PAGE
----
Does Your Home Need a Whole-House Humidifier?

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Winter is the season in which humidity levels in most homes are the lowest, and it's when whole-house humidifiers make the most sense. Running in conjunction with a home's HVAC system and connected to the same ductwork, a whole-house humidifier can dump several gallons of water into the air, raising the indoor humidity and actually making the home feel warmer in the process. In the summer, whole-house humidifiers are also useful because they counteract the dehydrating effects of air conditioning systems, and in arid regions with extremely low outdoor humidity, that can make a huge difference in the comfort level.

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The decision to humidify the air circulating through the central air ductwork isn't a slam dunk, however, because elevated humidity levels introduce new problems, the main one being a negative impact on indoor air quality. Where there is moisture, there is usually mold, and circulating moldy air through the house can severely affect people with allergies and even make them sick. Although the cost of installing whole-house humidifiers isn't prohibitive (typically between $300 and $1,100), it's money poorly spent if you discover that you have to leave your humidifier off for health reasons.

Homeowners create humidity naturally in their homes by going about daily activities, such as cooking food, taking showers and drying clothes, and modifying those behaviors may raise the home's humidity enough to alleviate the dryness. For example, leaving the bathroom door open while showering allows steam to dissipate throughout the house. If something like that doesn't work or isn't an option, a portable humidifier may be all that's needed for a good night's sleep. However, when dry air creates serious problems, like persistent dry skin or gapping wood floors, it may take the power of a whole-house humidifier to alleviate them.

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A whole-house humidifier can make you more comfortable — especially in the winter months — but some types of humidifiers are prone to mold, which can circulate along with the humidified air. A steam humidifier is the least prone to this type of problem.

Types of Whole-House Humidifiers

If you opt for a whole-house humidifier, you can choose a bypass humidifier, a fan-powered one or one that generates steam by means of an electric heating element. Many HVAC professionals agree that the best whole-house humidifiers are the ones that generate steam. They raise humidity faster than the other types and are less likely to affect air quality, but because they consume electricity, they are likely to have a non-negligible impact on your energy bill. Steam generators are especially recommended for homes with heat pumps because a heat pump system operates at a lower temperature than a furnace and benefits from the extra heat provided by the steam.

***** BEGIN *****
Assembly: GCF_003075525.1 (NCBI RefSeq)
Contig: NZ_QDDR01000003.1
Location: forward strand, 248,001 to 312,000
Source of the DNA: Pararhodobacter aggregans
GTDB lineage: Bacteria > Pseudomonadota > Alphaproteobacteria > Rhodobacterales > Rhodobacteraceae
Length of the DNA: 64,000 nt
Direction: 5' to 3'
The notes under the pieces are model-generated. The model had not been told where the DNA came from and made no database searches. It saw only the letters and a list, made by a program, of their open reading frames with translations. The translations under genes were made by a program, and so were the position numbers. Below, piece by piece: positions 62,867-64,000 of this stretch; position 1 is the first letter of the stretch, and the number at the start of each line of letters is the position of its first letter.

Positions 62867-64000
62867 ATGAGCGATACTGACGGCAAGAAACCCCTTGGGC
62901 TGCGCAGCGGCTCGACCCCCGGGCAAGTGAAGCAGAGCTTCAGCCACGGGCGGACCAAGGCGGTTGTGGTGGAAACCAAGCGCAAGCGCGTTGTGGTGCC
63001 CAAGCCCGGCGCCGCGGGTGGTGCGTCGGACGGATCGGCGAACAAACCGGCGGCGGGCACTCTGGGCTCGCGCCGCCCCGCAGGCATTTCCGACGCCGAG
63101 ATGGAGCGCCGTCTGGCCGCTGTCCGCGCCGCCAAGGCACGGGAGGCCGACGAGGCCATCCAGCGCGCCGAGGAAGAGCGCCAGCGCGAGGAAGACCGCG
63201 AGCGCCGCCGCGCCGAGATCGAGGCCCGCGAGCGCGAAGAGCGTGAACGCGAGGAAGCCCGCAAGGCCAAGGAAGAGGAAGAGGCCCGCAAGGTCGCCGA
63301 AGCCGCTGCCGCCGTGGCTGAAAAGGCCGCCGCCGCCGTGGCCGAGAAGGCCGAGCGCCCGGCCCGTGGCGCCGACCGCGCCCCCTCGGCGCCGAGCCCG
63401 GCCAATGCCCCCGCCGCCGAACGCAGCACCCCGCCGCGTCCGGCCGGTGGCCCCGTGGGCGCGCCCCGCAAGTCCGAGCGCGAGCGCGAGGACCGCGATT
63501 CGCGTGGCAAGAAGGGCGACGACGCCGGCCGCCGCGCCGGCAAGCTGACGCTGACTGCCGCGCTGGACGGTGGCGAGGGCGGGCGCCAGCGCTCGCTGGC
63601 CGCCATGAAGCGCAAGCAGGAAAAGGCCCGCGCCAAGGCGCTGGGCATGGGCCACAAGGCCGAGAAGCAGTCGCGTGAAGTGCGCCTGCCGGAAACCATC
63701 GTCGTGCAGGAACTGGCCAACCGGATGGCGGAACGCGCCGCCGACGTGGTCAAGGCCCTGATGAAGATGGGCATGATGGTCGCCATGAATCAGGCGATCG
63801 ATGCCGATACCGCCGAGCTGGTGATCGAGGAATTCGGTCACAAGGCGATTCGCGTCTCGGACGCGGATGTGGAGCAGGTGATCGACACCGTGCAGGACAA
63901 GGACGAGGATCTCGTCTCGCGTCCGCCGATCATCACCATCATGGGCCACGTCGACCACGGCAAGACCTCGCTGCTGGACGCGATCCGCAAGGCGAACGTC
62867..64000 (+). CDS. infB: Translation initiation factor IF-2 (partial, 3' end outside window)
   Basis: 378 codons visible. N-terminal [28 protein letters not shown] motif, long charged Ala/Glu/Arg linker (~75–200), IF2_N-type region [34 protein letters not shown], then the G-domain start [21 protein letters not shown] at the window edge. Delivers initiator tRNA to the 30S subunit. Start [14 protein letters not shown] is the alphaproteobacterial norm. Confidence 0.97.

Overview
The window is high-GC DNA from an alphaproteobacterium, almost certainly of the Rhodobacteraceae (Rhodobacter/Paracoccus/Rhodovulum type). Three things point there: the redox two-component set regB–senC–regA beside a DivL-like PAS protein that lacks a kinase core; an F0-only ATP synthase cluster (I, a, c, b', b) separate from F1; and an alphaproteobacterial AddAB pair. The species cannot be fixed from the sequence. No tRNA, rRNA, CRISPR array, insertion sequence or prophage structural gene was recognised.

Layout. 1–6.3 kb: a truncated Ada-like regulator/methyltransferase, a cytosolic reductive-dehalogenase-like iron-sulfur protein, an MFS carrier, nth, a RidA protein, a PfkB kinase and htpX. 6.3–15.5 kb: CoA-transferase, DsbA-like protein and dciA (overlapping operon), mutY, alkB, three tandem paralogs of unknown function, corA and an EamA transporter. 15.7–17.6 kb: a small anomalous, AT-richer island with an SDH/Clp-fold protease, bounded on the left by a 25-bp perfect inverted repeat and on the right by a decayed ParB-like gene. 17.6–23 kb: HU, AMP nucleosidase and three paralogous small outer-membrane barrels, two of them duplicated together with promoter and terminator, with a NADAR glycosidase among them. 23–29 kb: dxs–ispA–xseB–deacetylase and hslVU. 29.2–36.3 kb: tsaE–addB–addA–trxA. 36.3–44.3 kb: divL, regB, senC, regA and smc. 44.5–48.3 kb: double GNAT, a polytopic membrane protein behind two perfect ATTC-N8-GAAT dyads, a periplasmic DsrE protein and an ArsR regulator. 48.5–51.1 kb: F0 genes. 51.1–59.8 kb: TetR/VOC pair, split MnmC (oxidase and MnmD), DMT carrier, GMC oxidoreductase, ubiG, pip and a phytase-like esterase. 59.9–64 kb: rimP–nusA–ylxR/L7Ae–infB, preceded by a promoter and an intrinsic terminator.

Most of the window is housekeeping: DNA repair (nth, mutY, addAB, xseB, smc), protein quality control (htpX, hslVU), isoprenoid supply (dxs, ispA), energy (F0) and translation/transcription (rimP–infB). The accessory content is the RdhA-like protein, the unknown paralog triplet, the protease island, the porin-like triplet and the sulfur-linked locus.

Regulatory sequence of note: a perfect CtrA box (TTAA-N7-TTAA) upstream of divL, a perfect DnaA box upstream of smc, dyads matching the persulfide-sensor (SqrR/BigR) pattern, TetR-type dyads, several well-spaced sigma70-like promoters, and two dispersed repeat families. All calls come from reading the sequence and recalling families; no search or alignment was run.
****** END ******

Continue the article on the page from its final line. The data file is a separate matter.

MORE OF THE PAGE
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A bypass humidifier is the simplest option and has the least impact on energy costs. It's typically mounted on the air handler plenum and relies on the existing HVAC blower to circulate air through a water tray and return the humidified air to the supply ducts. Installation requires additional ductwork, but once it's in place, a bypass humidifier requires no extra energy to operate. It won't work if the blower isn't on, though, so in the long run, it could drive up energy costs since you have to turn on the furnace to use it even if the house is already warm enough.

Like bypass humidifiers, fan-powered whole-house humidifiers also mount on the cold air return or warm air supply sides of the air handler plenum, but they have electric fans that switch on independently of the furnace. The two types are flow-through — which have evaporator pads and work almost exactly like swamp coolers — and drum-style, which feature a slowly rotating drum with a sponge that picks up water from a tray and passes it through the airflow from the fan. Both types are able to add humidity faster than a bypass humidifier and will come on whenever the humidistat calls for moisture, regardless of whether or not the thermostat calls for heat. Drum humidifiers can also be installed in a bypass format.

What's Involved With Installation?

Although it isn't generally a DIY project, installation of whole-house humidifiers is not difficult or expensive. Units typically cost between $150 and $300, although steam and cool-mist humidifiers, which also spray water vapor into the air stream, are more expensive, costing as much as $1,000, and installation also costs more. Labor can be anywhere from $65 to $125 per hour depending on location and the installer you choose, and the amount of time the job takes depends on your HVAC configuration and the type of humidifier you choose.

The installation process for a fan-powered unit typically follows this sequence:

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  1. After turning off the furnace or heat pump, you cut a hole for the humidifier in the return or warm air supply stack. A template is usually provided. You then install the mounting plates.

  2. You cut another hole for the humidistat in the cold air plenum, install the humidistat and connect it to the furnace controls. Following the manufacturer's instructions, you then connect the humidistat to the humidifier.

  3. The humidifier needs a water supply pipe. You generally connect this to one of the home's hot water supply pipes with a tee or, if allowed by local codes, a saddle valve.

  4. Bypass and flow-through humidifiers need a drain hose. If you're using the humidifier alongside a high-efficiency condensing furnace, this can tie into the condensate drain line. Otherwise, you have to run a separate tube to a suitable runoff location.